MANILA, Philippines – When I read the first book of “The Filipino Heroes League,” I was struck by creator Paolo Fabregas’ great artwork. I enjoyed the detail he put into the linework of his illustrations of the city. The establishing shots of Manila drew me in easily.
The story, I found myself arguing with every once in a while; but on the whole, I enjoyed the basic concept. Most of our meta-humans/super-powered people have gone abroad because opportunities are better elsewhere. The FHL are a government-funded (and so badly-funded) group of supes who help to augment the police force.
It’s a good starting point. With the introduction of an enemy group, the Republic Heroes — who masquerade as heroes but are actually in cahoots with some bad guys — and the revelation of a larger conspiracy, this felt like it was going somewhere.
Then it was done and it was a wait for the next book.
With “Book 2: The Sword,” Fabregas widens the scope of the story. He incorporates more of the history of the world and provides us with some very strong moments of social commentary.
The book opens with a jaw-dropping retelling of a People’s Revolution. Here we get people standing up against a team of super-villains, until the original FHL arrives to fight with them.
Even though it’s just exposition, the way that the alternate history is told is compelling and exhibits the imagination that Fabregas has put into the work. And the artwork in just these opening scenes is a great hook.
Fabregas’ art reminds me of old Komiks, updated and made new with clear Western superhero references. While we get action poses, we get a variety of characters and looks. It’s clear here that Fabregas is in more of a groove.
I felt that the drawings of the females were a bit, er, drawn to type (slim, busty girls with long, long legs). Might also be a factor that there weren’t that many female characters to work with. The male characters, on the other hand, feel a lot better drawn.
I like artists who are able to portray not just superhero physiques, but a variety of body types among leads and back-up characters. Here, it’s done very well.
I particularly like how Fabregas portrays two characters, Invisiboy and Bhoy. Invisiboy is chubby and often looks awkward. Bhoy is a foul-mouthed kid who is a genius inventor, who constructs makeshift gadgets and vehicles.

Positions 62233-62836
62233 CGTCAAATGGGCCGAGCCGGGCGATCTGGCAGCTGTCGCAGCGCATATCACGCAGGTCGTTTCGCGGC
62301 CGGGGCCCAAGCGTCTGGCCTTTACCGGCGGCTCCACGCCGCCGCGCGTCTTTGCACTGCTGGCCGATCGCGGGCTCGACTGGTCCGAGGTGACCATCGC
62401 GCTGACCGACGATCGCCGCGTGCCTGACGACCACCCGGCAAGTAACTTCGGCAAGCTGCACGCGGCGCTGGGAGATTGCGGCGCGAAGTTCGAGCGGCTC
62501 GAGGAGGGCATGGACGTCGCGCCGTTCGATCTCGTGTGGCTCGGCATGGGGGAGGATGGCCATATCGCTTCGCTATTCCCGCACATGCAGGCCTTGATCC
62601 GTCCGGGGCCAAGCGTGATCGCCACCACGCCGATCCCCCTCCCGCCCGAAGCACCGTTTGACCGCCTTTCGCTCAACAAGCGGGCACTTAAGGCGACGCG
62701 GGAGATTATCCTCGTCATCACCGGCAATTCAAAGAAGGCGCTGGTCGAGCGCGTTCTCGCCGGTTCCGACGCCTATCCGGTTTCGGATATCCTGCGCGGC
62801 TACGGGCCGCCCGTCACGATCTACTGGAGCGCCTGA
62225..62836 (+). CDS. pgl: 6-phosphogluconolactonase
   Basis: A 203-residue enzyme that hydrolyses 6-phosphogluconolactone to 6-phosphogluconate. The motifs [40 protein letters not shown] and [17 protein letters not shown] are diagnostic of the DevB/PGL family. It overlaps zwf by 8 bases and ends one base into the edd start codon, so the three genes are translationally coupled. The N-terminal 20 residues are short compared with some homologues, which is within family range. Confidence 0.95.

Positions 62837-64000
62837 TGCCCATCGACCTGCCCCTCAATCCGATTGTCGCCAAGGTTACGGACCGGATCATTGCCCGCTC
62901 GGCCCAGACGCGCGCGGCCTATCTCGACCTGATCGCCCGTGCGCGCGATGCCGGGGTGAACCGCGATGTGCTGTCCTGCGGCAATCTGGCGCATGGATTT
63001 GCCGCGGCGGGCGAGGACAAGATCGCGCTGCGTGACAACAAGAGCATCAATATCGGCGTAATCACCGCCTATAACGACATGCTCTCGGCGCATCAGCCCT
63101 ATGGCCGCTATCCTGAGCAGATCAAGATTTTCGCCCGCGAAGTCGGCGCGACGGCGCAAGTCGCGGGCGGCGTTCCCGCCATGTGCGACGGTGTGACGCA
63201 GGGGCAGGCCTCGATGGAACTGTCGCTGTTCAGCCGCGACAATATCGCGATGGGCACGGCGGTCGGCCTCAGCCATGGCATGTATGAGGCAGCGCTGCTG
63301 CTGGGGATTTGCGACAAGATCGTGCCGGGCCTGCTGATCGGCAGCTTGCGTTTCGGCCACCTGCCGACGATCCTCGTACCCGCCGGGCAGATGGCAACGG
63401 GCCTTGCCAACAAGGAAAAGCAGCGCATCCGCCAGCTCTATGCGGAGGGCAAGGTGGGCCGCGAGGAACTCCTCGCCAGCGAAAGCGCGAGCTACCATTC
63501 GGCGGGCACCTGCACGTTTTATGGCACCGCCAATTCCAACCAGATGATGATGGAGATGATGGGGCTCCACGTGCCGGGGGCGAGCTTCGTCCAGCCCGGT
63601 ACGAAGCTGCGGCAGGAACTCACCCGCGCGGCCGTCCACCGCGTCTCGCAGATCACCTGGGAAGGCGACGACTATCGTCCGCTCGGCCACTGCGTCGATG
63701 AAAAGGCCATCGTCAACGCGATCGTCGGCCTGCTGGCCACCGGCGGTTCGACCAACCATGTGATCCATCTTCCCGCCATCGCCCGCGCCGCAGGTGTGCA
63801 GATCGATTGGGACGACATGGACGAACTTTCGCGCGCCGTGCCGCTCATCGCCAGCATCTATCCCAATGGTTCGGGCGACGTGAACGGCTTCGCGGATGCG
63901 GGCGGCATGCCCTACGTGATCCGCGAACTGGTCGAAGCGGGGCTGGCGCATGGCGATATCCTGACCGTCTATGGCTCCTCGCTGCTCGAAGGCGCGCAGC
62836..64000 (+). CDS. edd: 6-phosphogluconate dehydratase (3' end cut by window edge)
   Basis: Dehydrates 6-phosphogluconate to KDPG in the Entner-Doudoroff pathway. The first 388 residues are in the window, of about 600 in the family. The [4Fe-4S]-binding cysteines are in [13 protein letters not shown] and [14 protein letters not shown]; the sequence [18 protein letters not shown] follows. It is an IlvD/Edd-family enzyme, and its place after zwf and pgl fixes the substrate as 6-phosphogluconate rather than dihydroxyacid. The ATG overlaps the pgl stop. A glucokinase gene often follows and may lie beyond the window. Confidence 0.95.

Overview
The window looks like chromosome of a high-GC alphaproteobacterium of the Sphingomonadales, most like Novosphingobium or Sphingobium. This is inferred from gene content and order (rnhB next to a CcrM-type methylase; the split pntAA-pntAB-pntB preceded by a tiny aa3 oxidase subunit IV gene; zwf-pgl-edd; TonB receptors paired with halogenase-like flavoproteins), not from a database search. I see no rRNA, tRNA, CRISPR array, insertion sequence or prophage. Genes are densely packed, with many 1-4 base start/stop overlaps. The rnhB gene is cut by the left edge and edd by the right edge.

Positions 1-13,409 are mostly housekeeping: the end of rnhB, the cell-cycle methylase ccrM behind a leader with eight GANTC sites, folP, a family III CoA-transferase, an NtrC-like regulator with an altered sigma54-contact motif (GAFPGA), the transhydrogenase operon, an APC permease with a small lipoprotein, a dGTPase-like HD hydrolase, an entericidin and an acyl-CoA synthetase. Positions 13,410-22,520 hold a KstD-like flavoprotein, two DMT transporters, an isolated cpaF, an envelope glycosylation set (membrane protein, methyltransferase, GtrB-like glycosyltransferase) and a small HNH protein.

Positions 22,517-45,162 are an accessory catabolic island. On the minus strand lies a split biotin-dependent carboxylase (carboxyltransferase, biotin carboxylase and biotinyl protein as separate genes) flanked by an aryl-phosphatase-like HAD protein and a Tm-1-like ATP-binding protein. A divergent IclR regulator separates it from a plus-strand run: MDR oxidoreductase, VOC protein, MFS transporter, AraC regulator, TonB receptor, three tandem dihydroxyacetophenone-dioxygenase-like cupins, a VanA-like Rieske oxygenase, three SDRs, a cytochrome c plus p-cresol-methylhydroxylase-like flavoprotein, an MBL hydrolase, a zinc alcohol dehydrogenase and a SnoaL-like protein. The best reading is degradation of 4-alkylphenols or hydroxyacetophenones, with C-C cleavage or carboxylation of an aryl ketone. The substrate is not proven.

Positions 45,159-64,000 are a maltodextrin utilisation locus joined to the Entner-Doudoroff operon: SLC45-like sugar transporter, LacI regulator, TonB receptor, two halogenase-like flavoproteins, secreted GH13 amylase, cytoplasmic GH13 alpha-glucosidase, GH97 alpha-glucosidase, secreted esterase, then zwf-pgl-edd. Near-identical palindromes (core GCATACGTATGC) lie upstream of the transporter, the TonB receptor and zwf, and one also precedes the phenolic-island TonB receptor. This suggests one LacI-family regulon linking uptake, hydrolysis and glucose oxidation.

Bhoy gets some fantastic moments here when, while talking to a corrupt president, he is faced with the nature of corruption and how susceptible one can be to it. As a kid who grew up in the slums, he understands the lure of power and corruption.
It’s the little bits of social commentary like that which are simple and effective, and actually humanize the corrupt. These make “The Sword” such a surprising read. Not only do we get big superhero action, but we get smart observations about our culture.
The FHL is tangled up in a government conspiracy. They are on the run, and are being accused of collaborating with a corrupt regime. Behind it all, other strings are being pulled and revelations are coming to us just as jarringly as they get to the FHL.
It seems that they are always one step behind, always reacting to a superior force. This makes the book exciting, and the pacing of it is brisk as we feel the characters running from one thing to the next.
We get the evil Republic Heroes ready to stomp the FHL, corrupt government officials pulling power plays, the moral quandary of a dirty president who needs saving, religious leaders goading crowds to march and the return of old evil. There’s a lot of excitement and action in these pages.
What I enjoy more than all that action is the way that Fabregas provides so much conflict. It’s coming from all over the place, and we are always hard put to discern where these different threads will lead.
He has a good grasp of the social issues and concerns that we have. At the same time, he creates a world all his own so that he can tell this specific story.
This is, thus far, an exciting story. I can’t wait for the 3rd book. If you’re looking to read about a Pinoy superhero team, you don’t have to look much further than “The Filipino Heroes League.” – Rappler.com
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Carljoe Javier teaches English and Creative Writing at the University of the Philippines Diliman, but what he would really like to do is spend the whole time in the classroom talking about comic books. He studies pop culture like comic books, film, and other forms of new media. He wishes he could fit into a superhero costume.
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